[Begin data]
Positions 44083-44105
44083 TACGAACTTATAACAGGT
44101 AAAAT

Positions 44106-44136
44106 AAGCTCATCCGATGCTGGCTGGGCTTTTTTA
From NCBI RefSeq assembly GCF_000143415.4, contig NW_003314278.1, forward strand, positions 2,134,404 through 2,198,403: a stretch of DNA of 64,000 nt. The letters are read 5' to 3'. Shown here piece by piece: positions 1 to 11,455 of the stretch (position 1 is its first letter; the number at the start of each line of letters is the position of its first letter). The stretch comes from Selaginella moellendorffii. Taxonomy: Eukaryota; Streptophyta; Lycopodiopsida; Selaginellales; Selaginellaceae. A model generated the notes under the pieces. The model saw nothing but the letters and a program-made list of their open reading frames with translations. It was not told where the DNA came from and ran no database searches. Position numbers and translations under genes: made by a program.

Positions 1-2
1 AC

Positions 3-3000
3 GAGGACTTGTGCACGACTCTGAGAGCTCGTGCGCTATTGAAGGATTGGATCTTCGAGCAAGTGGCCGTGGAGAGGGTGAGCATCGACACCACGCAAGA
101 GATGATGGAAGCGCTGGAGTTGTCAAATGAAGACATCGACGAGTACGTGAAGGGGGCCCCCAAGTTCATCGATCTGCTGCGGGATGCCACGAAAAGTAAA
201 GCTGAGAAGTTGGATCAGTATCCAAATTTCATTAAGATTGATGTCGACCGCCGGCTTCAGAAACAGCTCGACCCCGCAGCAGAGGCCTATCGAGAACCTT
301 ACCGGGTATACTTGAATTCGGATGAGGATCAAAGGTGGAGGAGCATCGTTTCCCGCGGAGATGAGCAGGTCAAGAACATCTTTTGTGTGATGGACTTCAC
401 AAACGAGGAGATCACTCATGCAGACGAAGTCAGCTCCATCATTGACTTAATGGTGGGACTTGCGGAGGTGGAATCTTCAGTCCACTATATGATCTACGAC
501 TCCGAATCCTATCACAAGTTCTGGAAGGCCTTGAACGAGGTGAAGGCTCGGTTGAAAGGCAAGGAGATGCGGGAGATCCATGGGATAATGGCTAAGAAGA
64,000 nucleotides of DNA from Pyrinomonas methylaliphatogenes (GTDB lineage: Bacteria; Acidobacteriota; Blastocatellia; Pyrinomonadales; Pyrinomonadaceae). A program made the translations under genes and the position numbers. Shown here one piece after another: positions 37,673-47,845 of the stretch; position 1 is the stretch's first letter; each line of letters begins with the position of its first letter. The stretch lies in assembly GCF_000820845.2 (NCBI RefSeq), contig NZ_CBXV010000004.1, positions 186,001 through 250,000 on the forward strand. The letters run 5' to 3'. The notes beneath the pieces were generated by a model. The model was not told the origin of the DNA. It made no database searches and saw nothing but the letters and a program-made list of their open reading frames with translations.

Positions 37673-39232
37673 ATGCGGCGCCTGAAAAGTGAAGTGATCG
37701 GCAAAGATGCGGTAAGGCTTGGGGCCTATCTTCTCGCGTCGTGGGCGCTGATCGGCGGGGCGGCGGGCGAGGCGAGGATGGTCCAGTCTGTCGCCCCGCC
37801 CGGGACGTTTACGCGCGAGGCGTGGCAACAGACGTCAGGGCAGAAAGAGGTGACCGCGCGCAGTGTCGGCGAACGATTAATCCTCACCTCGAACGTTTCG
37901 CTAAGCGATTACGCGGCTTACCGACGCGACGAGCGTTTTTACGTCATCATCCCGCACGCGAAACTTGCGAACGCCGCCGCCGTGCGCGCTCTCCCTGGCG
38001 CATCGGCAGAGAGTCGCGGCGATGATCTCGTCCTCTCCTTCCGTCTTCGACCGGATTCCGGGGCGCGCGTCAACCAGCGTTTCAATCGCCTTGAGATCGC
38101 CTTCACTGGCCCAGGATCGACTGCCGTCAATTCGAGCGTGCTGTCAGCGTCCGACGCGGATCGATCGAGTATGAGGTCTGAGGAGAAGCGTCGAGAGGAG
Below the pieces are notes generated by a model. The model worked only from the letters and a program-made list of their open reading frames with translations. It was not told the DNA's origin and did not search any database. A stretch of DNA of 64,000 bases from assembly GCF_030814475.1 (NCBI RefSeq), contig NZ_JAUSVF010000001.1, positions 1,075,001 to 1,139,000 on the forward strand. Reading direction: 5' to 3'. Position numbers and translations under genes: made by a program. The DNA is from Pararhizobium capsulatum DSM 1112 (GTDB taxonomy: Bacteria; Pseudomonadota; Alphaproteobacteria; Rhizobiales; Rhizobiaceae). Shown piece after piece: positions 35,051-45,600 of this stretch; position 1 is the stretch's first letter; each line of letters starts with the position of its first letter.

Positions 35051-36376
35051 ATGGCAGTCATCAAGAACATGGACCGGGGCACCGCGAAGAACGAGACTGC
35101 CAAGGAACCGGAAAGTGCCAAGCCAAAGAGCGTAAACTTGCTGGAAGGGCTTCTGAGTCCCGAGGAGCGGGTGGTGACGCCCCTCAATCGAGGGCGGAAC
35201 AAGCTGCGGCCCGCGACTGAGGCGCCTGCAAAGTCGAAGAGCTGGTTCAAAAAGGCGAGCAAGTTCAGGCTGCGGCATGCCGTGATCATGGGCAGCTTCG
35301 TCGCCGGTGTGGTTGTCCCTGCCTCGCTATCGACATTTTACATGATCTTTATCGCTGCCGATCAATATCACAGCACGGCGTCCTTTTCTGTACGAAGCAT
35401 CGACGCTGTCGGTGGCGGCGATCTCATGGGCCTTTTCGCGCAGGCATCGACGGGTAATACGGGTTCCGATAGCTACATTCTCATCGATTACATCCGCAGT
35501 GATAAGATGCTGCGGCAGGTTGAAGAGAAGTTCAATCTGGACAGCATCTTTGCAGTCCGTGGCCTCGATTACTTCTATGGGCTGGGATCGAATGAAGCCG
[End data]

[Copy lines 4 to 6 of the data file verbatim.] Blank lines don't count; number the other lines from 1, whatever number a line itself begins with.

Positions 44106-44136
44106 AAGCTCATCCGATGCTGGCTGGGCTTTTTTA
From NCBI RefSeq assembly GCF_000143415.4, contig NW_003314278.1, forward strand, positions 2,134,404 through 2,198,403: a stretch of DNA of 64,000 nt. The letters are read 5' to 3'. Shown here piece by piece: positions 1 to 11,455 of the stretch (position 1 is its first letter; the number at the start of each line of letters is the position of its first letter). The stretch comes from Selaginella moellendorffii. Taxonomy: Eukaryota; Streptophyta; Lycopodiopsida; Selaginellales; Selaginellaceae. A model generated the notes under the pieces. The model saw nothing but the letters and a program-made list of their open reading frames with translations. It was not told where the DNA came from and ran no database searches. Position numbers and translations under genes: made by a program.